Historically, the people that we know today as Vikings came from several countries in Northern Europe  Norway, Sweden, Finland, and Denmark.  The Vikings who settled in Scotland’s Orkney Islands came from Norway specifically, but where?  Most of the Orkney Vikings are thought to have come from the mountainous western Norway, famous for its deep fjords and intense landscape.  It was a vastly different place from the Orkney Islands.  Mountainous and rugged compared to Orkney’s rolling, fertile fields.  Archaeologist and Viking Orkney expert Olwyn Owen states that “When the first boatloads of Viking settlers from the rugged west coast of Norway arrived in Orkney, they must have thought they had landed in paradise. The well-drained light soils, and the mild climate of cool summers and warm winters, would have made Orkney and north-east Caithness especially attractive” (Owen 1999).

Historic sources provide some detail about the specific origin of certain Norsemen who settled in Orkney.  The first earl of Orkney (as recorded by the Orkneyinga saga) Rögnvaldr and his younger brother Sigurðr of Möer are recorded as hailing from Møre og Romsdal, a county near Trondheim on the NW coast.  The rest of earls of Orkney descended from Rögnvaldr and Sigurðr.  Some scholars believe that large scale colonization came about after the Møre “dynasty” gained political control over the islands and established a peaceful place to immigrate to (Owen 1999).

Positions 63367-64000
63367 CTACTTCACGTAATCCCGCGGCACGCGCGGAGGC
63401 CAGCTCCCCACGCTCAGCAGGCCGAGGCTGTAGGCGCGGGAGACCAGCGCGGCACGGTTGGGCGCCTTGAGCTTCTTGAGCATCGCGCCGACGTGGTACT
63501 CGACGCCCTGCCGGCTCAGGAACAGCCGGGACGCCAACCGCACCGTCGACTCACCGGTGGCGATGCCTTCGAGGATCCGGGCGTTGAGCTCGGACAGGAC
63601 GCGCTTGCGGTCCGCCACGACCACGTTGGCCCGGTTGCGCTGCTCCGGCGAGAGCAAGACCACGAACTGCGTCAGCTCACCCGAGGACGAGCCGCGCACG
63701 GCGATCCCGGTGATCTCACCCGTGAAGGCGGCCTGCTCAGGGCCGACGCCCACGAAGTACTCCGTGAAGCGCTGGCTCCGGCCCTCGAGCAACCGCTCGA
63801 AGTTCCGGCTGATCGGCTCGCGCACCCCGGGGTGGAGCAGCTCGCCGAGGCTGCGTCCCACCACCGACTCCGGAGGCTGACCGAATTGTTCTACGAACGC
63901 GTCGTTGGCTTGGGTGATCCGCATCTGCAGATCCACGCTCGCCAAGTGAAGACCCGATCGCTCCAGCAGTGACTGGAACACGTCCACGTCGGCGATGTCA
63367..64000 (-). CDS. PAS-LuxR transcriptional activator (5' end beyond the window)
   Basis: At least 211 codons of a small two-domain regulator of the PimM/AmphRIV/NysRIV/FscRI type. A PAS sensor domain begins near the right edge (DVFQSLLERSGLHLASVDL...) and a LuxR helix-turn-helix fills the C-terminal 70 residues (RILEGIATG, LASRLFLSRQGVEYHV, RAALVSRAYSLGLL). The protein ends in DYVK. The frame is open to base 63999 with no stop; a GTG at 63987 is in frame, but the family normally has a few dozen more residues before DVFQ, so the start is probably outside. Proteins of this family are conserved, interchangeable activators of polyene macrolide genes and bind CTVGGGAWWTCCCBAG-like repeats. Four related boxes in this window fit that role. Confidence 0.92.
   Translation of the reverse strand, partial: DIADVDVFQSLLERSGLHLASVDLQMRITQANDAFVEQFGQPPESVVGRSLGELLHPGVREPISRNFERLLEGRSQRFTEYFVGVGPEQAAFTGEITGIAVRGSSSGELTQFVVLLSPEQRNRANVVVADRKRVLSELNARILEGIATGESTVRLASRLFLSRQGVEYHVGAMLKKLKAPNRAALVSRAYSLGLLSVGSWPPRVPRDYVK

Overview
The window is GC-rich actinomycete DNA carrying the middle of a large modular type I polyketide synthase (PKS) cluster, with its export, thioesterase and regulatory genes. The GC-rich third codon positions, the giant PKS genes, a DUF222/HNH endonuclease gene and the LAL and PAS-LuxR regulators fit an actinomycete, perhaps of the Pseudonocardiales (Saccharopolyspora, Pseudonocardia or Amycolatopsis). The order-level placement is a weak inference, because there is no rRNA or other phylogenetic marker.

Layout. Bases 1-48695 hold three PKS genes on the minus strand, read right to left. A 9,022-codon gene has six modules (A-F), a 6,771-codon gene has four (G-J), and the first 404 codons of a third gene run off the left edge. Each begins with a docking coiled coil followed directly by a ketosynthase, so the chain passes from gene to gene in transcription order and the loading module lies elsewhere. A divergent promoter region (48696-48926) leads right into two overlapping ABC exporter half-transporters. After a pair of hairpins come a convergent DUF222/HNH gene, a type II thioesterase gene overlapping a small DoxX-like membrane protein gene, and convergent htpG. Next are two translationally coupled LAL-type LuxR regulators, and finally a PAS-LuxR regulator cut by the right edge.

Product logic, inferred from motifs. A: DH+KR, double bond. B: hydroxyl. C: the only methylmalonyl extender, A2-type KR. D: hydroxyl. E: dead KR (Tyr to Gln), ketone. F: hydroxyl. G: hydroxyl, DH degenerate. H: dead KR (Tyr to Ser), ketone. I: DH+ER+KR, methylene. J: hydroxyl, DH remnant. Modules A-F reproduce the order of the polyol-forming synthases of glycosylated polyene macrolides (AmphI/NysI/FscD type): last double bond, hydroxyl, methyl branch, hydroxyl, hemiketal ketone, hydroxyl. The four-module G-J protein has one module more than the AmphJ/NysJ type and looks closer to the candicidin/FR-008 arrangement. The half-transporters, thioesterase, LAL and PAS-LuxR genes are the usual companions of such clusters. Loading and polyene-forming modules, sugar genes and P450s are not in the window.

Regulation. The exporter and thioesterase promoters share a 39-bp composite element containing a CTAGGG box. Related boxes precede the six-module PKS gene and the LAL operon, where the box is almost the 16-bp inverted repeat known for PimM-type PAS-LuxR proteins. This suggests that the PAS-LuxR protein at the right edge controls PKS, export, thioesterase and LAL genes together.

Though much of the ruling class of the Orkney islands and many of the other settlers came to Orkney from the west coast of Norway, not all settlers hailed from Norway’s west coast.  Most famously, Earl Rognvald Kolsson (1129 AD), who commissioned St. Magnus Cathedral in honor of his uncle St. Magnus, is thought to have come to Orkney from Grimstad in southern Norway (Orkneyjar).  Earl Rognvald erected  the imposing and magnificent cathedral that still stands in Kirkwall (the capital of Orkney) in honor of St. Magnus, his uncle who had been canonized as a saint.  The Orkneyinga saga records that Earl Rognvald was advised by his father Kol to:

build a stone minster at Kirkwall more magnificent than any in Orkney, that you’ll have (it) dedicated to your uncle the holy Early Magnus and provide it with all the funds it will need to flourish.  In addition  his holy relics and the episcopal seat must be moved there” (The Orkneyinga Saga, chapter 68).